Logitech has outed its latest webcam, the Logitech TV Cam for Skype, a $149.99 peripheral that turns your Skype-supporting HDTV into a video conferencing system. Initially only supporting certain Panasonic 2011 sets, Logitech says it is working with other TV manufacturers to broaden support for the 720p HD video camera.
One of our key complaints about the BlackBerry PlayBook was its lack of video calling support - leaving the front-facing camera pretty much pointless - and the absence of Facebook integration. Out of the box, the PlayBook's Facebook icon simply takes you to the social networking site's homepage; now, there's a new Facebook App for the PlayBook, along with a video calling app.
Google has begun OTA distribution of Android 2.3.4, and as expected one of the features it enables is video calling in Gtalk. The video functionality - rumored earlier this week - is for Google's Nexus S, and functions not only over WiFi but 3G/4G connections, presuming your carrier allows it.
Qik has updated its video calling app, Qik Video Connect, to support cross-platform calls between iOS and Android devices. The new version - a free download for both platforms, though the premium Qik Video Connect Plus is also available for iOS - allows the front and rear cameras to be used on the iPhone 4, iPod touch 4G, iPad 2 and Android 2.1+ devices for two-way video chat and video mail.
The front-facing camera on Android handsets like the Nexus S and Desire S haven't seen much official use yet; third-party video calling apps like Fring can use them, but video functionality in Google's own Gtalk has so far been limited to Android 3.0 Honeycomb on tablets. That may well change at Google I/O next month, however, with claims that a test build of Android 2.3.4 with video-capable Gtalk has been doing the rounds.
Our pals over at Android Community have spent some hands on time with the new Skype with Video app for Android devices. This is the new version of the Skype app that allows for video calls between users. The crux of the review is that it does what it promises very well.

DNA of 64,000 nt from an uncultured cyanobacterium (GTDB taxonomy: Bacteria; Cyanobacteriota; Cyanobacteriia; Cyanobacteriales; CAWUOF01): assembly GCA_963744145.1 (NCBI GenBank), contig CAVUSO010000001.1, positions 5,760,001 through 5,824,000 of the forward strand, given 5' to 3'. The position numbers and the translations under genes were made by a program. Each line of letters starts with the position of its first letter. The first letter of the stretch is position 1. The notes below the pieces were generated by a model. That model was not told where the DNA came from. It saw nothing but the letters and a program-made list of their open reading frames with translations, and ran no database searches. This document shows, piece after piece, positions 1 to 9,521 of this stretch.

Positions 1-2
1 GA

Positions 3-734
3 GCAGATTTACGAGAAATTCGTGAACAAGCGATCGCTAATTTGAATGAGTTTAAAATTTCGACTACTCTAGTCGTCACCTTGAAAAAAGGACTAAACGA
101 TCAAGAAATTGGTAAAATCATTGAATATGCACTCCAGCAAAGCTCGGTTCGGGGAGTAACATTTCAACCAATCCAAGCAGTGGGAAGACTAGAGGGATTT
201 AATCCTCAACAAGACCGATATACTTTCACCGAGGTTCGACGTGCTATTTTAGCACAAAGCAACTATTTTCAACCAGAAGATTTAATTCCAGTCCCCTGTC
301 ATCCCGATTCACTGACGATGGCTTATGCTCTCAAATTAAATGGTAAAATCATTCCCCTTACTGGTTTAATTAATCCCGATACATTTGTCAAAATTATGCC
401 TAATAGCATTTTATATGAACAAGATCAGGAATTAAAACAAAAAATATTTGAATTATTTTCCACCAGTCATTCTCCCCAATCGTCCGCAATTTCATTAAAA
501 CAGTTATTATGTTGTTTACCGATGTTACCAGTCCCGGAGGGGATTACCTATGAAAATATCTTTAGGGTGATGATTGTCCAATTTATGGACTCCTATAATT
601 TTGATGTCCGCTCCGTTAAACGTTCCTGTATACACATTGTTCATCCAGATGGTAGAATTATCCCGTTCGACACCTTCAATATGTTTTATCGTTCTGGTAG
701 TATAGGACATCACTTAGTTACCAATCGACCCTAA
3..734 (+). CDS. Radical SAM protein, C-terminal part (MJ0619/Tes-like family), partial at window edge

Video calls were a mainstay of classic sci-fi films, and even today there's something almost magical about seeing your friends and family on the screen of a portable device. Video calling has been around for some time, but it's only really in the past year or so that its got more attention among regular users. That's thanks in no small part to Apple and FaceTime, as found on the iPhone 4, iPad 2 and other gadgets from the company's range. Read on as we give FaceTime the full SlashGear 101 treatment!
RIM are currently working on a new peer-to-peer video conferencing app expected to launch alongside the BlackBerry PlayBook tablet, and taking advantage of the slate's front and rear facing cameras. According to RIM VP of enterprise strategy David Heit, talking to CIO, the company opted for home-grown software rather than relying on a third-party app like Skype.
Facebook and Skype have apparently returned to the negotiating table, with the prospect of Facebook users being offered video call functionality. Talks last year between the two companies resulted in the launch of Skype voice calls between Facebook friends, but according to Bloomberg's pair of sources the discussions had also tentatively covered video calls as well.
That failed to appear in the October Skype update, but with Apple's FaceTime system gaining momentum - likely to be aided with the launch of the iPad 2 later this week, which features twin cameras for FaceTime support - it seems Facebook's interest has re-awakened.
As far as we're aware, Cisco's umi 1080 telepresence system hasn't exactly taken the video calling world by storm - the company itself says that, since the set-top camera went on sale in October 2010, "thousands of people" have used it - but perhaps a price cut, a cheaper model and a free computer app will address that. The Cisco umi 720, as the name suggests, will demand less broadband speed for reduced image quality, with a lighter impact on your wallet.